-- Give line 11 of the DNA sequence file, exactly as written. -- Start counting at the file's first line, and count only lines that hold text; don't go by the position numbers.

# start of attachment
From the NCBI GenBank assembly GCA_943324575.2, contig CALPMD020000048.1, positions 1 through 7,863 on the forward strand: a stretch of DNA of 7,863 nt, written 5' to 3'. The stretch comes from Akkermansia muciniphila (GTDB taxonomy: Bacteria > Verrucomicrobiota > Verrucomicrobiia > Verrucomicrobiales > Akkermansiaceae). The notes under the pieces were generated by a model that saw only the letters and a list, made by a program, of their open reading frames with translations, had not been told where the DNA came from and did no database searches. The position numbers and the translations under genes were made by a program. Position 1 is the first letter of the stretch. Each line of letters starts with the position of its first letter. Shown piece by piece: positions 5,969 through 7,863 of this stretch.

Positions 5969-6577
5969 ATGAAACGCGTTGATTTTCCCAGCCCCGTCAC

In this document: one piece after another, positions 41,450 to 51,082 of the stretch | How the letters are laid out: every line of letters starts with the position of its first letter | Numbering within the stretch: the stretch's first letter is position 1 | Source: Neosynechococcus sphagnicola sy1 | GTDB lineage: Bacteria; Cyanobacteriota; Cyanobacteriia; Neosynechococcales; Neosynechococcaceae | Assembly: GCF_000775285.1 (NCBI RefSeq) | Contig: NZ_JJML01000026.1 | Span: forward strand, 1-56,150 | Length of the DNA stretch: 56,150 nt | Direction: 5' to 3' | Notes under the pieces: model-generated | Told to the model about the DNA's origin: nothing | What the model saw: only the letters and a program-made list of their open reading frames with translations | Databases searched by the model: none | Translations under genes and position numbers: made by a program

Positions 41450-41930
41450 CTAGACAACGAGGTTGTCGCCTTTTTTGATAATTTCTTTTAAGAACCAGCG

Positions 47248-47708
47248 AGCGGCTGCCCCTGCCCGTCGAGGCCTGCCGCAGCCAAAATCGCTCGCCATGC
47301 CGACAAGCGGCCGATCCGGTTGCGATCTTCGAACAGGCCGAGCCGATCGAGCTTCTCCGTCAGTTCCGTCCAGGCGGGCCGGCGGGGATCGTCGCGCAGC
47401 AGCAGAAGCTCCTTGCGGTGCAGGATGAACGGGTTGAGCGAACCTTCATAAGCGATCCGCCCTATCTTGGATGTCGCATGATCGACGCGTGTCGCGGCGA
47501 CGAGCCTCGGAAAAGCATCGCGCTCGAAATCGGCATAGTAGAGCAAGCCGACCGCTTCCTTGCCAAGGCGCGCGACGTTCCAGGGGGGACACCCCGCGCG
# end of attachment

47501 CGAGCCTCGGAAAAGCATCGCGCTCGAAATCGGCATAGTAGAGCAAGCCGACCGCTTCCTTGCCAAGGCGCGCGACGTTCCAGGGGGGACACCCCGCGCG